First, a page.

Note: OK status only indicates that Nerrvana has successfully executed the tests. It doesn't mean that the tests haven't found problems. Actual test results are contained in reports your tests generate. You can also use 'messages' (see below and in the User's Guide) to display key information in Nerrvana's UI.

Check results

Now let's see what Nerrvana can show us about the test run.

The basic screen indicates that the 'Walkthrough' test run was executed on 23 Feb 2012 at 15:32. You can expand this information by clicking it (A) and get detailed data for specific platforms by clicking on them (B).

Here we see a statistics summary for the test run execution (A). Nerrvana launched ten virtual machines (two for each platform): one Selenium Hub where tests were executed and one Selenium node with the platforms we specified. We can see how long the tests ran on each platform and how much inbound and outbound traffic they generated.

Since we requested validation, this data is visible in section (B). If you launched the PHP version of the tests, you'll see a non-fatal validation error we created. It's always a good idea to validate a test run (without launching tests) before executing it for the first time. If your tests fail validation due to PHP/Java version mismatch or missing libraries, please notify us.

Next you'll see statistics (C), messages (D) and a link to the HTTPS site (E) running on top of the FTPS server for the platforms you selected (in this case, Firefox/Win XP SP3), where you can browse files and see reports your test generated.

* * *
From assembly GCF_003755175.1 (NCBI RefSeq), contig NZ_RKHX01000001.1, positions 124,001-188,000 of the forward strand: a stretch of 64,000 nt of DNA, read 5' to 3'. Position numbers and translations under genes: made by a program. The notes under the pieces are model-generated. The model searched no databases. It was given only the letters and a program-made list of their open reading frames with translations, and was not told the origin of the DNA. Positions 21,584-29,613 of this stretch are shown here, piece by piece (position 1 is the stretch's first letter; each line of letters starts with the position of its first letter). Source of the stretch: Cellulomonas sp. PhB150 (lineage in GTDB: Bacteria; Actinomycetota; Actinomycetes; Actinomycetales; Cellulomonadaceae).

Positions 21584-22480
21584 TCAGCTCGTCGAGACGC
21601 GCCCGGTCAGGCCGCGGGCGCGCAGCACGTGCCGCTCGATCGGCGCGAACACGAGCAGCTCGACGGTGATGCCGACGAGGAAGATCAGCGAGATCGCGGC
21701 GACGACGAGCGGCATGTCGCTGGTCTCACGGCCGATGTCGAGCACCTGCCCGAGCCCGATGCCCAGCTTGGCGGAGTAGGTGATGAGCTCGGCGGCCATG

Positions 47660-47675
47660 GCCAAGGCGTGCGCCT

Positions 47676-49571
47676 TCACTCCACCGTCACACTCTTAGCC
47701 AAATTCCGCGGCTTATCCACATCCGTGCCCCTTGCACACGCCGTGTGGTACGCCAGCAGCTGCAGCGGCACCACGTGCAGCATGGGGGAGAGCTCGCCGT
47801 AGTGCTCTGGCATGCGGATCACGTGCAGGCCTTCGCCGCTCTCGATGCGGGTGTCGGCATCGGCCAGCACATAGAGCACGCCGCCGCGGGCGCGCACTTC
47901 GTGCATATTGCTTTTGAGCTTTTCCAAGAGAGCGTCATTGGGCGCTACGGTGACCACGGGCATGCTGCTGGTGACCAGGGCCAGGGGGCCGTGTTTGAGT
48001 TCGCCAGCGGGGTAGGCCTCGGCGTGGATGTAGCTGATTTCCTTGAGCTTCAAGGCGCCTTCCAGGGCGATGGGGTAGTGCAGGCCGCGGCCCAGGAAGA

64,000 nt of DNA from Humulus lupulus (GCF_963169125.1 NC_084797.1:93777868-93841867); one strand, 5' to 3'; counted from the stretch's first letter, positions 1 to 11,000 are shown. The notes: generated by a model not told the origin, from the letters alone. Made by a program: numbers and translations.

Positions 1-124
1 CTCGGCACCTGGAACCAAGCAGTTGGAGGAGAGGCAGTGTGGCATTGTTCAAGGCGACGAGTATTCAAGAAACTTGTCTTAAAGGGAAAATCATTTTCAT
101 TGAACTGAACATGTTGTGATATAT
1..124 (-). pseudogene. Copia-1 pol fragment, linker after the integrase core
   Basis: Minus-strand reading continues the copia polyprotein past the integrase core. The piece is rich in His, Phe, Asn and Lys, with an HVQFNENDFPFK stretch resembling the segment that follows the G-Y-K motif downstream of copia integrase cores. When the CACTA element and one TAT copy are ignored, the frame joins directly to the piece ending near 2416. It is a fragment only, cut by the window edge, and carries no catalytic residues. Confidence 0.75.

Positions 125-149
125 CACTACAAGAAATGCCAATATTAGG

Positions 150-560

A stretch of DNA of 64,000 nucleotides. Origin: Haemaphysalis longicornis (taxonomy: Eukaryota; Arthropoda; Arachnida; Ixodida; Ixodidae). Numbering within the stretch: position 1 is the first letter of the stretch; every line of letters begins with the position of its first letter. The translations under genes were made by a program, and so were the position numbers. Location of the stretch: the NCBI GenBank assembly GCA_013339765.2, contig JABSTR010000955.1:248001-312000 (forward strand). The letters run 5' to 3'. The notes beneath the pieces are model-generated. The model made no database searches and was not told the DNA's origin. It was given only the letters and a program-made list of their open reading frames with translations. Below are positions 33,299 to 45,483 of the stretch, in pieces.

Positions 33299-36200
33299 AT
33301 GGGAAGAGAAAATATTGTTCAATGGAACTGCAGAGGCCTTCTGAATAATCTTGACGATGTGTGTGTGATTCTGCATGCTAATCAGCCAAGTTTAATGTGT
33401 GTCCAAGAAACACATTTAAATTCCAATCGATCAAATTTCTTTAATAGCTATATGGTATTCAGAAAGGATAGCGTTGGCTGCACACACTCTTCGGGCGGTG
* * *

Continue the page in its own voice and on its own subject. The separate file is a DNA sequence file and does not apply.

Note: Messages are generated inside tests and are used to bring important data to the Nerrvana UI. For example, you can use messages to log key test results and see how tests ran without looking at the more detailed reports.

To browse test results via HTTPS, click the Browse link (E) and enter your username and password to access the test run folder.

Here we can see the following information:

(1) The 'Hello_World' folder was created by Nerrvana when we added a new Space. This is where we loaded our tests.

(2) This folder contains all test runs for a particular Space.

(3) 'Walkthrough' was created by Nerrvana when we added a new test run.

(4) 'Walkthrough' test run was executed on 22 Jun 2012 at 00:11.

(5) Results for platforms WinXP SP3 and Firefox 3.6.

There will always be two folders below it.

(6) The first folder _raw_logs contains raw logs from the Hub and nodes to help you debug your tests.

(7) The second folder _files_out contains tests uploaded from the Hub after test's completion. If your tests generated reports, you'll see them below _files_out directory. Our demo tests do not produce any reports, but they save some screenshots in the top level directory. You can see them just below the _files_out directory.

You may notice a discrepancy between time stamps on test run executions (4) and files (8) here. The former is the time tests were launched in your local time zone and (8) is the GMT time when files where uploaded from the Hub to Nerrvana's FTPS server.

Even though the directory structure may look complicated and messy, it is pretty straightforward and logical. You can find a detailed diagram of it in Nerrvana's User Guide.